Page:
November 3, 2014
Loblaw stymied on price increases
Many Canadians are refusing to pay more for food
Canada’s largest grocer is feeling the heat from strapped Canadians, who are refusing to pay more for food, officials suggested in an analyst conference call today. Food inflation at Loblaw Companies Ltd. ran at near 2.8% in the third quarter roughly in line with Statistics Canada’s Consumer Price Index data. However same store sales rose by 2.6%, which means that volumes actually shrank.
Galen Weston, Loblaw president and executive chairman, put a positive face on the results, citing the Shoppers Drug Mart acquisition, cuts in selling, general and administrative expenses and implementation of a new IT system, as signalling progress going forward.
“We continued to advance strategic initiatives (during the quarter) and improve market position,” said Weston. “We delivered solid performance across our businesses, recognized efficiencies, realized significant synergies, and remained on track with deleveraging targets.”
Weston noted growing demand and a willingness among some customers to pay more in the high quality fresh and ready-to-eat segments. However he also acknowledged that in today’s tough market, in which total square footage growth is likely to slow in coming years, that Loblaw is unlikely to see major overall market share gains. The company is thus counting on marketing, merchandizing and administrative initiatives to chip away at competitors.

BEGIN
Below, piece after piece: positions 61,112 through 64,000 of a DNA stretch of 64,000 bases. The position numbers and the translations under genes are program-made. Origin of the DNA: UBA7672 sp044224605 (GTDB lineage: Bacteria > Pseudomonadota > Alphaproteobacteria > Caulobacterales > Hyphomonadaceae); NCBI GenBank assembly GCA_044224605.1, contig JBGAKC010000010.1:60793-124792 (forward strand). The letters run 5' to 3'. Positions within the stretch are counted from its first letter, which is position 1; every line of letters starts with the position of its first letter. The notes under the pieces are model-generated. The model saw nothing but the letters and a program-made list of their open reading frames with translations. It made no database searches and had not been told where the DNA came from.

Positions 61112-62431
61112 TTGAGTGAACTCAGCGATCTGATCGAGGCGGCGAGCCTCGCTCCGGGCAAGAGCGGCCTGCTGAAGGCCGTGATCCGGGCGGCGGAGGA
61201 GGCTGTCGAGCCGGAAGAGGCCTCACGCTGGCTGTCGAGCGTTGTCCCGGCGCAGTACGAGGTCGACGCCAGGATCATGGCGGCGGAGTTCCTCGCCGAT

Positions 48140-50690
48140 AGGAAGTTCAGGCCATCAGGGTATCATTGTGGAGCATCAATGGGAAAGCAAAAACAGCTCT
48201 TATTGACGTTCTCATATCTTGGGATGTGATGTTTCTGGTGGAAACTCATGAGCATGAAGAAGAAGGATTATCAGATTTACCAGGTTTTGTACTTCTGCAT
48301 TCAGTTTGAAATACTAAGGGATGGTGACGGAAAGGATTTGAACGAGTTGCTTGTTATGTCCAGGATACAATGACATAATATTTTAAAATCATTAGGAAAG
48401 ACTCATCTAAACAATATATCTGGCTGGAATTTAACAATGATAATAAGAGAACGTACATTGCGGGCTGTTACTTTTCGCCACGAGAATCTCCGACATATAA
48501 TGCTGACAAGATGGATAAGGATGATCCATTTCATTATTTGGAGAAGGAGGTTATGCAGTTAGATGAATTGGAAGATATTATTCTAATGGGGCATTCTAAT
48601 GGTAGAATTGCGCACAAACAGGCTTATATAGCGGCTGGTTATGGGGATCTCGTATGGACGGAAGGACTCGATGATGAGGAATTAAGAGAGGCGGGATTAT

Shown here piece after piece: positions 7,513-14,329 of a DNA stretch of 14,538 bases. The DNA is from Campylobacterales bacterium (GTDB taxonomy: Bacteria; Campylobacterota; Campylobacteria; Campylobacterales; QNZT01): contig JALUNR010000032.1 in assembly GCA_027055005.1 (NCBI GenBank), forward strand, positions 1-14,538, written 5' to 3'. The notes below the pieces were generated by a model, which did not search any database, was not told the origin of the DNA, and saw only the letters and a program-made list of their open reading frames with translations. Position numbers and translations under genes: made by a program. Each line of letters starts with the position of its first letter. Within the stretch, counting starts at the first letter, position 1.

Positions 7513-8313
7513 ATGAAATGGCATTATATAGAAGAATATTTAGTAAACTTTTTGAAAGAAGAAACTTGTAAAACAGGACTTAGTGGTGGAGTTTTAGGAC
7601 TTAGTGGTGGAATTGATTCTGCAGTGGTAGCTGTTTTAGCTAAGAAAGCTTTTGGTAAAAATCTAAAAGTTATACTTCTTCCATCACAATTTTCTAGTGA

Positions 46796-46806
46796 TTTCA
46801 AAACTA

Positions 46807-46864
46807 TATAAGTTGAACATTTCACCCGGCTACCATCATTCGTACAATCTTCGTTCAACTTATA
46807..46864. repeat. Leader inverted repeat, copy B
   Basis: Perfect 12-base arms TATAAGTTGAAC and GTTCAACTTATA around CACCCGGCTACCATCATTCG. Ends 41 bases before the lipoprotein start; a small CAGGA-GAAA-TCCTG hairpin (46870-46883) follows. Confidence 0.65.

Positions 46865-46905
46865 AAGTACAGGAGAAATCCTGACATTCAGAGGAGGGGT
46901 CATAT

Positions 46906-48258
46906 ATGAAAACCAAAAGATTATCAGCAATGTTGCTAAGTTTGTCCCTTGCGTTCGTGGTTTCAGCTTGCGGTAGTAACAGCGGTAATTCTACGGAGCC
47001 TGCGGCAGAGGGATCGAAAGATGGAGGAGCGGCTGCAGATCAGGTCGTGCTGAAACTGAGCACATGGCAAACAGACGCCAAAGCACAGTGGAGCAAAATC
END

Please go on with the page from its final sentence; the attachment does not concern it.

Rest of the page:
Canadians craving more
Some of these efforts are starting to pan out. According to Richard Dufresne, Loblaw’s chief financial officer, qualitative and quantitative measures indicate that the Crave More marketing campaign, launched in September, has struck a chord with Canadians.
Traffic on the President’s Choice web-site has increased more than threefold and the company charted strong sales lifts that coincided with TV and digital launches. In fact initial results are so positive that officials expect Crave More to become a sustained, longer-term success. Loblaw is also expanding its “Box” small-store discount concept, modeled in part on a similar effort in the UK, to see if there is a hole in the market that it can exploit.
However company officials, who confirmed that head office staff had been cut by 1,200 posts during the past few two years, from 6,100 posts to 4,900, are counting heavily on administrative moves to maintain profitability.
Drinking from a fire hose
Those efforts, which include installing a SAP enterprise resource planning system, will take time though. Dufresne confirmed that the technology has now been put into 440 Loblaw stores, and that recent conversions have gone smoothly. However the company continues to simultaneously run its legacy IT systems, so right now there is actually more work (not less). Furthermore, leveraging all the information produced by the SAP system, which one official likened to “drinking out of a fire hose,” will take time.
That said, Loblaw’s biggest challenge will be digesting the Shoppers Drug Mart acquisition. Officials say that the company has already generated almost half of the $100 million in projected synergies. However Loblaw took on huge debt, when it removed the non-channel competitor from the market and now owes close $13.5 billion. Grocery sector stakesholders will be watching closely to see how that plays out.
Loblaw Companies 2014 Third Quarter Highlights
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Peter Diekmeyer Communications Inc.